When I was younger, the idea of disability pride sounded incredulous…
The ‘Who would be proud of their disability?’ thought often rang through my head. As a wheelchair user from birth, my disability made me stick out like a sore thumb when all I wanted to do was blend in. My disability was this thing that made my legs not work. It resulted in me getting bullied because of being different and missing out on doing things and going places others could. It resulted in me being in the hospital more times than I can count, missing a good chunk of both primary and high school's academic and social aspects. It resulted in me being pigeonholed into a line of work that I found stiflingly boring but deemed “…perfect for someone in a wheelchair” Why would I be proud of this thing that was such a burden?
I was even one of those people who hated the word ‘disability’. I would get angry at others for calling me disabled or someone with a disability, and I would use flowery terms to describe my disability. Terms that now make me roll my eyes and get angry every time I hear them used to talk about a disabled person. I’d taken all my frustration of a world not made for someone like me and internalised it. I was internally ableist.
“Disability Pride is about celebrating what makes me different and not diminishing my disabilities to fit in with an ableist world. It’s about being proud to be where I am in life, a homeowner and business owner, not despite my disabilities, but despite the ableist world that I’ve grown up in.”
It wasn’t until I was much older and came to know other adults with disabilities and came across the likes of Stella Young. Stella was, as she put it, fiercely proud. As I read Stella’s words and listened to her speeches, I finally started to unpack my internalised ableism and see it for what it was. I was frustrated at the world but had nowhere to turn that frustration, nor heard others talk about similar frustrations.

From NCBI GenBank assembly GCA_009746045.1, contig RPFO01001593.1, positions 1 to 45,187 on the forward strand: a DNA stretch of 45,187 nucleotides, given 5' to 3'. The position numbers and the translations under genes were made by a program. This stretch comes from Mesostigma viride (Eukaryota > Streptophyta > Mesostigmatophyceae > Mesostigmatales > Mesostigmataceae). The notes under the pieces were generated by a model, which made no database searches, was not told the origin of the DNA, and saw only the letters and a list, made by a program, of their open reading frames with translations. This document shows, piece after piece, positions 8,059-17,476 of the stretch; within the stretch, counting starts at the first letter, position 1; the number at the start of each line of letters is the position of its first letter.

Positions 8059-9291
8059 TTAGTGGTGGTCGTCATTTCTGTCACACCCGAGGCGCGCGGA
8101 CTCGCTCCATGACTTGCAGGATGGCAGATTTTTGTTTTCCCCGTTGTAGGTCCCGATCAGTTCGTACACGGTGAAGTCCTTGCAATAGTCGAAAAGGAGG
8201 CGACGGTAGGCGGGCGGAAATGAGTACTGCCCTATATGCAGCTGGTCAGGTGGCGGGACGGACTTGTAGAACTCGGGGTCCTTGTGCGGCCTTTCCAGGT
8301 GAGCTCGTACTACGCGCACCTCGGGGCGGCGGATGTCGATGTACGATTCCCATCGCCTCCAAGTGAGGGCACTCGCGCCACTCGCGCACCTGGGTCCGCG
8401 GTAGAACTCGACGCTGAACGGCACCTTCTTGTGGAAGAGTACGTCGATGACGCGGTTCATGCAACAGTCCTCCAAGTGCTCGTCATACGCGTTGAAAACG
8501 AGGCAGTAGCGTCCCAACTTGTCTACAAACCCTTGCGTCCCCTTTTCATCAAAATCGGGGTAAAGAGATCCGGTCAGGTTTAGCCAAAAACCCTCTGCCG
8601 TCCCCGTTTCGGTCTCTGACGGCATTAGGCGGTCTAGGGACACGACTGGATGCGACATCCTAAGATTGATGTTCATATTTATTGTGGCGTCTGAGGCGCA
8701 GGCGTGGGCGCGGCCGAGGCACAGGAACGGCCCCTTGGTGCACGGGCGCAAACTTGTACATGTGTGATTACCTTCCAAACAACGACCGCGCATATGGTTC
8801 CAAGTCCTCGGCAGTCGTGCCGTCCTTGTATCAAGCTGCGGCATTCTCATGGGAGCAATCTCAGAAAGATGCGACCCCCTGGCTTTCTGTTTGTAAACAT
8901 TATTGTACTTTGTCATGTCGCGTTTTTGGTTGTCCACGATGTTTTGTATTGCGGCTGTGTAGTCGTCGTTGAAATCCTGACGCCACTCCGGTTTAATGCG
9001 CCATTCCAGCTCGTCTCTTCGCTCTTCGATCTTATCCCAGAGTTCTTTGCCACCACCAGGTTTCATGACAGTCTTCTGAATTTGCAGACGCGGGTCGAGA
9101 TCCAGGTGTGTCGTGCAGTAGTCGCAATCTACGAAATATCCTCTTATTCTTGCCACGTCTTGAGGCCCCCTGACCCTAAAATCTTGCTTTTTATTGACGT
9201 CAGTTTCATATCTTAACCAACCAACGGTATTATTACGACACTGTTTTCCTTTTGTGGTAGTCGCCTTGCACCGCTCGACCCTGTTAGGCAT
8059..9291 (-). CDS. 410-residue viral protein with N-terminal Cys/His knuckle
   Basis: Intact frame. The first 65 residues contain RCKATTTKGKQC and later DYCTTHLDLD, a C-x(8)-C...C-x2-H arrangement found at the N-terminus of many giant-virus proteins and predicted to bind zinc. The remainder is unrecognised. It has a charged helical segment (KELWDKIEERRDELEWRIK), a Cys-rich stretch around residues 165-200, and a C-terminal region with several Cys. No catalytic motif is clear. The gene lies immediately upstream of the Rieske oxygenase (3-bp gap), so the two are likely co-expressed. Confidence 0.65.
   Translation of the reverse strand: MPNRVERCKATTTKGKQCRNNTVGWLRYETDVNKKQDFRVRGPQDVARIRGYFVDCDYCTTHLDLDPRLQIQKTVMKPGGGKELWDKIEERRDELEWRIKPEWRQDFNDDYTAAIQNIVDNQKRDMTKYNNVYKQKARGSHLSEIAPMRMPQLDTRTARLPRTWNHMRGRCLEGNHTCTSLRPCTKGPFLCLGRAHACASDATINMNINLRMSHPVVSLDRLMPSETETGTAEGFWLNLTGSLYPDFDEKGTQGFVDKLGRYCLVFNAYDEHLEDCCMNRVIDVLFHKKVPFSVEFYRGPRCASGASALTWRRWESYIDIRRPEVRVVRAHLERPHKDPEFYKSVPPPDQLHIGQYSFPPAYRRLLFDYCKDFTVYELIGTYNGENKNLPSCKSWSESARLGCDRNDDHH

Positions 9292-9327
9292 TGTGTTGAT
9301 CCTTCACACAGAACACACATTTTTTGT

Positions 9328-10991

My disability wasn’t something to be ashamed of. Instead, it’s the inaccessible establishments, the people who perpetuate stereotypes through inspiration porn and misplacing their bias, unconscious or not, on people with disabilities and buying into the ‘soft bigotry of low expectations’ that is the problem.
Disability Pride is about celebrating what makes me different and not diminishing my disabilities to fit in with an ableist world. It’s about being proud to be where I am in life, a homeowner and business owner, not despite my disabilities, but despite the ableist world that I’ve grown up in. A world which could have easily made me believe I was not destined for more than sitting in an office answering phone calls my whole career.
When I say disability pride is a journey, it’s not linear. Although I am a proud disabled woman, I still get frustrated at having a disability. Times like between March and May this year when I had five surgeries and had to take time away from my business and the sport I love. It’s normal to get frustrated at these things, as anyone with an injury would, but it doesn’t mean they’re not proud of who they are.
Laura Hershey famously said, “You get proud by practicing”, and she was right. However, it helps when you can see yourself and people like you included in the world around you being able to be proud of who they are.